For the Birds Radio Program: Western Birds Flying in on Westerly Winds
(Recording of a Western Kingbird)
I hate statistics. But sometimes numbers are the only way to tell a story, like the one about this fall’s migration.
Let’s start with last Thursday–the day the sky was smoky and yellow over much of the Northland from the devastating fires in the West. In spite of the haze, it was a red letter day for me: I added two new birds to my lists–a Western Kingbird to my Minnesota list, and a Sharp-tailed Sparrow to my St. Louis County list. Chances are some of this fall’s many migrants have literally escaped to Wisconsin and Minnesota from the drought- and fire-stricken states west of here, aided by the strong westerly winds we’ve been getting. The Sharp-tailed Sparrow belongs in the northern Great Plains, but the kingbird may well have flown here from Yellowstone. He stayed near the same North Shore perch for at least two days, eating mosquitoes, which in turn were eating the blood of the many birders drawn to the spot. This kingbird was one of the easiest rare birds to find that I’ve ever seen.
The Sharp-tailed Sparrow was another story. He skulked in some mosquito-infested shrubs and weeds, and only gave a few birders a glimpse. I was lucky–he held still in the bottom of a bush for about five seconds just when I happened to have my binoculars pointed in the right direction. His body was entirely obscured by leaves, but he was still identifiable by his striking orange face markings, gray collar, and blackish crown.
The next day, last Friday, Hawk Ridge broke its all-time record for Swainson’s Hawks. These graceful buteos belong on the Great Plains. Swainson’s are normally found only once or twice a season at the ridge, but on Friday, 37 were counted in just a few hours. And this year’s migration of kestrels is absolutely astonishing. On September 3, Hawk Ridge counters tallied fully 468 kestrels, breaking their previous one-day record by over 200. And the next morning I had 250 kestrels in just three hours at the Lakewood Pumping Station. Ospreys are also abundant this year–on the day the kestrels were so thick,, a record-breaking 51 Ospreys flew over Hawk Ridge.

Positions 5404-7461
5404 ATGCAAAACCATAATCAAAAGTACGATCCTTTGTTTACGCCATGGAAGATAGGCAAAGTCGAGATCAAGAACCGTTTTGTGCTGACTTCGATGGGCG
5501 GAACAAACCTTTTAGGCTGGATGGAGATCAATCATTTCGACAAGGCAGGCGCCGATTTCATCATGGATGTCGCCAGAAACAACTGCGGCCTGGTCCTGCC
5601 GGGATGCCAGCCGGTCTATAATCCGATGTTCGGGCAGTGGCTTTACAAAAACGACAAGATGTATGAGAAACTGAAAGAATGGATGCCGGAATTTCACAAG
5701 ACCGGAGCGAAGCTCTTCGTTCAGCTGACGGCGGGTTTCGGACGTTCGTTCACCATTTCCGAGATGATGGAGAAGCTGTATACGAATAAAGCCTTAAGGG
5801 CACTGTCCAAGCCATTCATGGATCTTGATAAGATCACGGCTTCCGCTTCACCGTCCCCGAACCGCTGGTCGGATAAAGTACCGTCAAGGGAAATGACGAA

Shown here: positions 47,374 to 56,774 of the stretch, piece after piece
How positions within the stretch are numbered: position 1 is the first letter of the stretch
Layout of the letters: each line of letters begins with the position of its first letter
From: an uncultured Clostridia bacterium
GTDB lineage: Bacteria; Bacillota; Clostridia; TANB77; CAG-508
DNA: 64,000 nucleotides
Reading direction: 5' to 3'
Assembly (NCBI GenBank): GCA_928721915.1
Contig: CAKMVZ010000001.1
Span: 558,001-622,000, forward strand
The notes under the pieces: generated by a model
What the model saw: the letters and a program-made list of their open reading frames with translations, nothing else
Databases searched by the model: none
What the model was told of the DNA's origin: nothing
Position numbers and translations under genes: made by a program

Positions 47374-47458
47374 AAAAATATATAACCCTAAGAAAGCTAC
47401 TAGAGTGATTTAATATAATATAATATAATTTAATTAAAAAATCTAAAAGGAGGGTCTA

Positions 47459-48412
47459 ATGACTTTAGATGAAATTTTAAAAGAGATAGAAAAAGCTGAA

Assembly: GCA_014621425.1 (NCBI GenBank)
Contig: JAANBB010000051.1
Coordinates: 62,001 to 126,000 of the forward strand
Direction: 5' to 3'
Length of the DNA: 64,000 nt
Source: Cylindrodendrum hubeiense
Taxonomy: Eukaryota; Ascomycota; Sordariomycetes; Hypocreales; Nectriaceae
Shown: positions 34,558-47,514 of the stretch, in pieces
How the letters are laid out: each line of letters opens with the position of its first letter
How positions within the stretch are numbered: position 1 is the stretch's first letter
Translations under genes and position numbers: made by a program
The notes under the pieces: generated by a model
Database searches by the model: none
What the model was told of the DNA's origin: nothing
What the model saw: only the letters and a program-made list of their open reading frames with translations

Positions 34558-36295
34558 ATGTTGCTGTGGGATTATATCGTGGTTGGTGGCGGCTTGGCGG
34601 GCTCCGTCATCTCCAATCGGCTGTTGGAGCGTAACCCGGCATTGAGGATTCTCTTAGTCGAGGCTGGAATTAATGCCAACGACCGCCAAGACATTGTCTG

Blue Jays are just starting their migration peak. In all of August, only 2 were seen migrating over the Lakewood Pumping Station, but in the first ten days of September, 1,728 were counted. Blue Jays have a slow, labored flight which makes them easy to count, and if the sun hits them just right, their colors are lovely. They are usually silent while migrating, since so many hawks are around at the same time. But if a sharp-shinned hawk dive-bombs a group of jays, the whole gang squawks and jeers loud enough to wake up a dozing president. And if a sharpie has the audacity to actually catch a jay, the flock will yell and scream for a long time after, waiting around in apparent hopes that their comrade will return.
Waxwings and warblers are moving through in big numbers, now, too. Well over 12,000 Cedar Waxwings have been counted so far, and over 15,000 warblers. And for one final statistic, the total number of birds counted from the pumphouse in the first ten days of September was 30,660, averaging over 1,000 birds per hour. If you’d like to join me counting at the pumphouse some Saturday or Sunday morning, drop me a line at KUMD. And this weekend is the annual Hawk Ridge Weekend, when I’ll be up at the ridge helping visitors identify hawks all day. So if you’re in Duluth, stop by. Such a fantastic migration is much nicer when it’s shared.
(Recording of a Western Kingbird)
This is Laura Erickson, and this program has been “For the Birds.”